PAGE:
Happiness is the Road: an interview with Marillion’s Mark Kelly
How many bands do you know that are pushing 40 years on the scene without much of a break? What about bands who hold their own conventions every two years across the world? Did I mention that this same band pioneered crowdfunding some twenty years ago before many people had even considered the concept? This is Marillion.
With the same line-up for almost 30 years and eighteen studio albums under their belt, and they’re probably more active now than they were 30 years ago. Shaun Neary sat down with keyboardist Mark Kelly to reflect on the past year and a half of the bands career, the upcoming tour and plans for the future.
Let’s go back to the F.E.A.R release towards the end of 2016. Lyrically, significantly darker than previous releases. Looking back, what was the general feeling just before album release, and were you surprised by how well it was received in reviews?
I can’t believe it’s been so long since we released an album, that was the first thing! I think just before the release of the album, I think we were excited about it and we knew we were pretty confident that we had produced a good album. For me it’s usually one or two tracks on an album that I’m not so excited about or are as strong as the rest of the album and because you’re in a band with four or five people, there’s always one or two that think “It’s great!” and you go with the majority. But I think for F.E.A.R, I think we all felt that we had five great tracks and consequently when the reviews came out, we were surprised because we don’t usually get great reviews, but it was received really well and that was great.
How has the general reaction been towards F.E.A.R’s tracks from the live crowd?
We played The New Kings live back in the summer of 2016 before the album was actually released and it went down really well. Personally, I always felt that El Dorado and The Leavers were better tracks for live, especially The Leavers because it’s been crafted in such a way that it takes you on a journey and the end section of the song really delivers something that’s great for a live audience. It was sort of done like that intentionally. Our producer, Mike Hunter had mixed a lot of live material for us and he noticed that certain songs go down really well live and there are certain things that you can do that really enhance the enjoyment from the point of view of the audience. So the One Tonight section of The Leavers was originally an instrumental piece and Mike suggested to H that he sing something on that because it’s very anthemic that it would work really well, so he came up with the One Tonight lyric, which of course, in a live situation works brilliantly.
You won UK Band/Artist of the year at the PROG awards last September. What was the feeling going in, and then after winning it?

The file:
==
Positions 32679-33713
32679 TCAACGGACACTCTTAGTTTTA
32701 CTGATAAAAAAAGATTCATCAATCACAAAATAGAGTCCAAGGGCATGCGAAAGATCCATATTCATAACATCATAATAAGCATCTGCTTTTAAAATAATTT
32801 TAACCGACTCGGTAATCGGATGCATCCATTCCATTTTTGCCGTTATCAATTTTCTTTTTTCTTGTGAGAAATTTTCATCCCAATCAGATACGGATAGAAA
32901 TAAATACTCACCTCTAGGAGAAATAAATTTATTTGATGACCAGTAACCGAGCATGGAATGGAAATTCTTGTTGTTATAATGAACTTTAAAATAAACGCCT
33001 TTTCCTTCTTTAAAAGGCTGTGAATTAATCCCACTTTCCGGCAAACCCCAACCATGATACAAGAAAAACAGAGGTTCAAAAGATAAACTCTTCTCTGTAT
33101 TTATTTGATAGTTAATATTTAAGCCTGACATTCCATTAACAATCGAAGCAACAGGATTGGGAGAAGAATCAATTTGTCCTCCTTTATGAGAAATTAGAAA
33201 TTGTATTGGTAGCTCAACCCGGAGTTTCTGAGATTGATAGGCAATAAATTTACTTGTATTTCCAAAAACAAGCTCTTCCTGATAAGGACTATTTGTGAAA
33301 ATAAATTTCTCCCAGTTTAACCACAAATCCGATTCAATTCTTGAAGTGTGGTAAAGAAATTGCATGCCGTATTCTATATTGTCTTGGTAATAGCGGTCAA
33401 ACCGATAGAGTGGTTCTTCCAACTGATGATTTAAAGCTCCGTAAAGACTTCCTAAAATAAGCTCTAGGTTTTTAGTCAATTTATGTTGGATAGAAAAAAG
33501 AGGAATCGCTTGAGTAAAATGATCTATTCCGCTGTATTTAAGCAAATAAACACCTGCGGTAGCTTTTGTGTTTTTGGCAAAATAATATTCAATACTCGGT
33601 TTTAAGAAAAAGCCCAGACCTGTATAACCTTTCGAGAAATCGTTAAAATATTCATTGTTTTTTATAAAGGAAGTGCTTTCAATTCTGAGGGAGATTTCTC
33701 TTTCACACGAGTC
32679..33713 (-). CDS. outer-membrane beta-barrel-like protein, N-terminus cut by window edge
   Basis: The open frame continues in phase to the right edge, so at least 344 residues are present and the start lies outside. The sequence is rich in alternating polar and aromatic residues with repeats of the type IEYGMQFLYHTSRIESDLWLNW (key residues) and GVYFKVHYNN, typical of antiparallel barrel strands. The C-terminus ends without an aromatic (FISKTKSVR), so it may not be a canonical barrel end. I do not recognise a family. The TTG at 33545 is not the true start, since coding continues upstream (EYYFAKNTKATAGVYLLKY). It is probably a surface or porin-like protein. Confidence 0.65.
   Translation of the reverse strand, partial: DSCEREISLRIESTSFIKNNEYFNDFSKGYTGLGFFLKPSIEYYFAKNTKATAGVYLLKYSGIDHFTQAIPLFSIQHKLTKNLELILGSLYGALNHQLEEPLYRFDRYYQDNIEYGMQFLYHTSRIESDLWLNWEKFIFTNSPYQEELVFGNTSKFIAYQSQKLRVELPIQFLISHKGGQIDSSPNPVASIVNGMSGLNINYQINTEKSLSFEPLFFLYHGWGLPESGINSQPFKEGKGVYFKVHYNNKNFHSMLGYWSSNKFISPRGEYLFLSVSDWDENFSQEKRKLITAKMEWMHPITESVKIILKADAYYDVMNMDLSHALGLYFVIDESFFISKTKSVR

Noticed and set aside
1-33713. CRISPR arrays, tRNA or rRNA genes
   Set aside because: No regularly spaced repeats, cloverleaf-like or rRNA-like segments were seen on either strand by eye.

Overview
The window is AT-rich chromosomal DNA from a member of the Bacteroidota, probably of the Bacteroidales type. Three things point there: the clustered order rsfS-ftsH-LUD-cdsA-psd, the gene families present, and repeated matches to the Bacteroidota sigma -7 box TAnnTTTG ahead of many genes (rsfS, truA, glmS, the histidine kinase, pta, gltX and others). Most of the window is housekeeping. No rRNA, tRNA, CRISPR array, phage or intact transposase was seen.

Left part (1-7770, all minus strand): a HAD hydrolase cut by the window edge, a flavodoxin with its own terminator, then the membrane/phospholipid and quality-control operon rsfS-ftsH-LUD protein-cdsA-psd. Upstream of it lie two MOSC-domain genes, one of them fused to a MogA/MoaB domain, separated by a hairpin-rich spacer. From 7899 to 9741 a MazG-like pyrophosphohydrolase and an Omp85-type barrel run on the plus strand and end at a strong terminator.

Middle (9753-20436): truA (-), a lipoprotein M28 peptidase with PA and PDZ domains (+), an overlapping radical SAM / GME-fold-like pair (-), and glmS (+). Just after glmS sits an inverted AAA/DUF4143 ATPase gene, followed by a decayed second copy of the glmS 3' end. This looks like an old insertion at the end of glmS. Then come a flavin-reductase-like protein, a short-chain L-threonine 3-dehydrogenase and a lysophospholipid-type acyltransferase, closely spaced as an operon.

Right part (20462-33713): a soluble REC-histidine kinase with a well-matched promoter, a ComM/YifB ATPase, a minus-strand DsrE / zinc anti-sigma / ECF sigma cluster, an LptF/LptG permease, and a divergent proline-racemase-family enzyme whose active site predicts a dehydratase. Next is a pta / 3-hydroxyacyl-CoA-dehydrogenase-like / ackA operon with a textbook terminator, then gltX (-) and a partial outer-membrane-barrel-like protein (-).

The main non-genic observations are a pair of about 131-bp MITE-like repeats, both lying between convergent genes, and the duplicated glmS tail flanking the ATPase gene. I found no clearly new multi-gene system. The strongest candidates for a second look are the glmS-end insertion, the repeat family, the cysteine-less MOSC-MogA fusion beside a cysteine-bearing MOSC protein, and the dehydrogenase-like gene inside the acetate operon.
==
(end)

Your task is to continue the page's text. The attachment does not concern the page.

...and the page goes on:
To be honest, the PROG awards, it almost feels like an alternative universe where Marillion are a band that wins awards. We’ve never really won anything apart from the PROG awards pretty much, so it does feel like coming home when you go to those awards ceremonies. We pretty much go every year, we don’t always win, but we feel like we’re amongst people who appreciate what we do, the audience – the PROG magazine is our audience as much as anybody elses and it’s always nice to win something.
And then you played the Royal Albert Hall. You’ve had some time for that to sink in, what did that feel like?
The Royal Albert Hall gig was a bit of a landmark in the bands career. It’s really rewarding that it came so late in our careers considering that we’ve been going for nearly 40 years, and we’d never played there. We were really looking forward to it and it didn’t disappoint. We had a great night, we recorded it and filmed it, and that will be coming out really soon and we’re really pleased with how it turned out. And we’re going to do it again!
Do you feel the band has received any additional recognition since the album, and subsequent award?
I think the album has done us a lot of good in terms of sales, not just album sales but ticket sales as well. The UK tour that we have coming up in a few weeks time is pretty much sold out. We sold out the Royal Albert Hall within a few minutes. It feels like things are on the up and there’s a real hunger to see the band play live, and that’s probably got a lot to do with the last album release two years ago. Which is why we continue to tour it really, and go out and play it live and try to get it to as many people as possible.
A lot of the recent shows have been fully seated (including some dates on the upcoming tour). Was that intentional?
Yes it was intentional. It was brought about partly because of the way the Royal Albert Hall sold out so quickly and we realised that was is a nice venue, it’s seated, it’s got a bar, it’s somewhere that you can, let’s be frank, someone who is our age, could have a night out with their partner and it’s not like going to a rock club where there’s nowhere to sit, and the floors are sticky and the beer is terrible!
Some people like standing gigs, and a lot of people like seated gigs too and I think we’re just trying to appeal to people in both categories, really. The UK tour is mostly seated, and it’s mostly sold out, so there’s obviously a market for the seated shows.
Without giving too much away, are there any plans to do anything different live on these upcoming dates? Or are we looking at an extension from the last tour?